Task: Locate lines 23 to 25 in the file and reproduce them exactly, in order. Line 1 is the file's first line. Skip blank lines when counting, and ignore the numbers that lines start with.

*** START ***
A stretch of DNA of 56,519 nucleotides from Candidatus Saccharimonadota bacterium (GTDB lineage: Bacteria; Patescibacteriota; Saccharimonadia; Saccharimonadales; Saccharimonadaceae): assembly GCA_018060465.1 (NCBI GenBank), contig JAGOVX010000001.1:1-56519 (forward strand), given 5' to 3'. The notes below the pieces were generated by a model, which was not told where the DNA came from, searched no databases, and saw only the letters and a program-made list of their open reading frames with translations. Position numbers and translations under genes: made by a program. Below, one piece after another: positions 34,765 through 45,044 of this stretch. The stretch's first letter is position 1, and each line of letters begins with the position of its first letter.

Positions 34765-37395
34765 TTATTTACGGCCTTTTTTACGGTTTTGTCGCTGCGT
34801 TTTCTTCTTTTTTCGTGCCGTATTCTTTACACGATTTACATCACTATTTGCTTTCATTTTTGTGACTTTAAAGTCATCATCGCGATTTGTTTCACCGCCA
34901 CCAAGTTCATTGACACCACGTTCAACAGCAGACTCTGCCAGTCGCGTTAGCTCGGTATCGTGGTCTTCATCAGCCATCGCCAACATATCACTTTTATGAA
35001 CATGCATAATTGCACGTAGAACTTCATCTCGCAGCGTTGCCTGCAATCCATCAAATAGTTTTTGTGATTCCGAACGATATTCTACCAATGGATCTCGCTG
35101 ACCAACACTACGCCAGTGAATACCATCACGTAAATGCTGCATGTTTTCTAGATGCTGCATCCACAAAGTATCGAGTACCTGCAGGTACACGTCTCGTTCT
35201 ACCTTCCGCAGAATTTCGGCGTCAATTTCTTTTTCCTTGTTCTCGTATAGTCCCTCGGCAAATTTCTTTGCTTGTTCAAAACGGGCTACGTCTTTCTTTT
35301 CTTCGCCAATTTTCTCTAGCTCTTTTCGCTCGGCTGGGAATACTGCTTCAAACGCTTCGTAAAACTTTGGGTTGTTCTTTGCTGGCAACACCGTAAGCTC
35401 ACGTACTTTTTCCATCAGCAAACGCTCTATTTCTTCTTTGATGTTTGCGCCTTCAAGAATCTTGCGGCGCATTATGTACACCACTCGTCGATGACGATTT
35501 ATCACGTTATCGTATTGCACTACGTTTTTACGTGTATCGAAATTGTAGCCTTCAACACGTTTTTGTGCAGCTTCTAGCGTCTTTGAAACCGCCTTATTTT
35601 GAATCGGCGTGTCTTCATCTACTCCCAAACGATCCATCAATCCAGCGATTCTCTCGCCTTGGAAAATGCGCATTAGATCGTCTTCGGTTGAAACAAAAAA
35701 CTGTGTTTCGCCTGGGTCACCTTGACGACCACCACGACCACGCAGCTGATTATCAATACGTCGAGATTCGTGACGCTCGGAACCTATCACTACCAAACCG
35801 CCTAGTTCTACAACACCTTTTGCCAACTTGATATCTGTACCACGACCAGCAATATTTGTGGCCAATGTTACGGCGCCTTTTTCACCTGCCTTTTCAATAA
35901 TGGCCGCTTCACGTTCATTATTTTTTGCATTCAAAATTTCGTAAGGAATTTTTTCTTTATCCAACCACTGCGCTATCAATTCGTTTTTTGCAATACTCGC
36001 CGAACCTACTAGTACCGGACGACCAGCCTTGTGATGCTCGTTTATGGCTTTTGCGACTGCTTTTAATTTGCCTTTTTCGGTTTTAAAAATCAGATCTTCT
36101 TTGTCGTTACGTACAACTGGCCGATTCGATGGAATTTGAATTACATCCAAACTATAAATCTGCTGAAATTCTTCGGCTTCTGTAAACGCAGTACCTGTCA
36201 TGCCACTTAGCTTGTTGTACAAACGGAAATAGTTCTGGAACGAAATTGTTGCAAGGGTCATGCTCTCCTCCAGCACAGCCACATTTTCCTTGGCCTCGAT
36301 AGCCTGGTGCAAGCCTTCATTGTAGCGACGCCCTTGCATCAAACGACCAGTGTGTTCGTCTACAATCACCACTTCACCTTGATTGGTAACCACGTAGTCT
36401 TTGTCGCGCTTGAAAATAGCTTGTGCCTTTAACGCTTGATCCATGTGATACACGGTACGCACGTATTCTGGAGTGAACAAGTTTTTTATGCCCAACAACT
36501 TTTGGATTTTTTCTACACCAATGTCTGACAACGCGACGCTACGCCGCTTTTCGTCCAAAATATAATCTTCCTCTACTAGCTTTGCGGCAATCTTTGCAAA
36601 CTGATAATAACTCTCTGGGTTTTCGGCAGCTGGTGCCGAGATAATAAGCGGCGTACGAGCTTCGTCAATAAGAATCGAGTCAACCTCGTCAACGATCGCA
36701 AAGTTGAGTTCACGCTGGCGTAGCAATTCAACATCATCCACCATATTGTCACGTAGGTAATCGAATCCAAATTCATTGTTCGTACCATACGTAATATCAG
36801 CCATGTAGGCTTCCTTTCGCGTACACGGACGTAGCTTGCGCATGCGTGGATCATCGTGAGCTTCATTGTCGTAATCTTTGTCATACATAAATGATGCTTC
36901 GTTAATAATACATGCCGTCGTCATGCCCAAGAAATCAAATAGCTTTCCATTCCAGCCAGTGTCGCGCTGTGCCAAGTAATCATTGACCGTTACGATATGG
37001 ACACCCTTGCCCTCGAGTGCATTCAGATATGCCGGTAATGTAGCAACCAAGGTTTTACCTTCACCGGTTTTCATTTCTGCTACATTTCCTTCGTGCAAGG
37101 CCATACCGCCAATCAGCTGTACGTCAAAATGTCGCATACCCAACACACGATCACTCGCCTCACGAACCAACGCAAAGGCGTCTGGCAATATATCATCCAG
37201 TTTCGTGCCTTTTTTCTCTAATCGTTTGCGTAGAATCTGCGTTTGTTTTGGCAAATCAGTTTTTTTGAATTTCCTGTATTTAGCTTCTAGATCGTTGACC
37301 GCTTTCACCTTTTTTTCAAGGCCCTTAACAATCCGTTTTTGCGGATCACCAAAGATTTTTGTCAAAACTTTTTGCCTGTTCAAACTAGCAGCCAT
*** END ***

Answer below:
36701 AAGTTGAGTTCACGCTGGCGTAGCAATTCAACATCATCCACCATATTGTCACGTAGGTAATCGAATCCAAATTCATTGTTCGTACCATACGTAATATCAG
36801 CCATGTAGGCTTCCTTTCGCGTACACGGACGTAGCTTGCGCATGCGTGGATCATCGTGAGCTTCATTGTCGTAATCTTTGTCATACATAAATGATGCTTC
36901 GTTAATAATACATGCCGTCGTCATGCCCAAGAAATCAAATAGCTTTCCATTCCAGCCAGTGTCGCGCTGTGCCAAGTAATCATTGACCGTTACGATATGG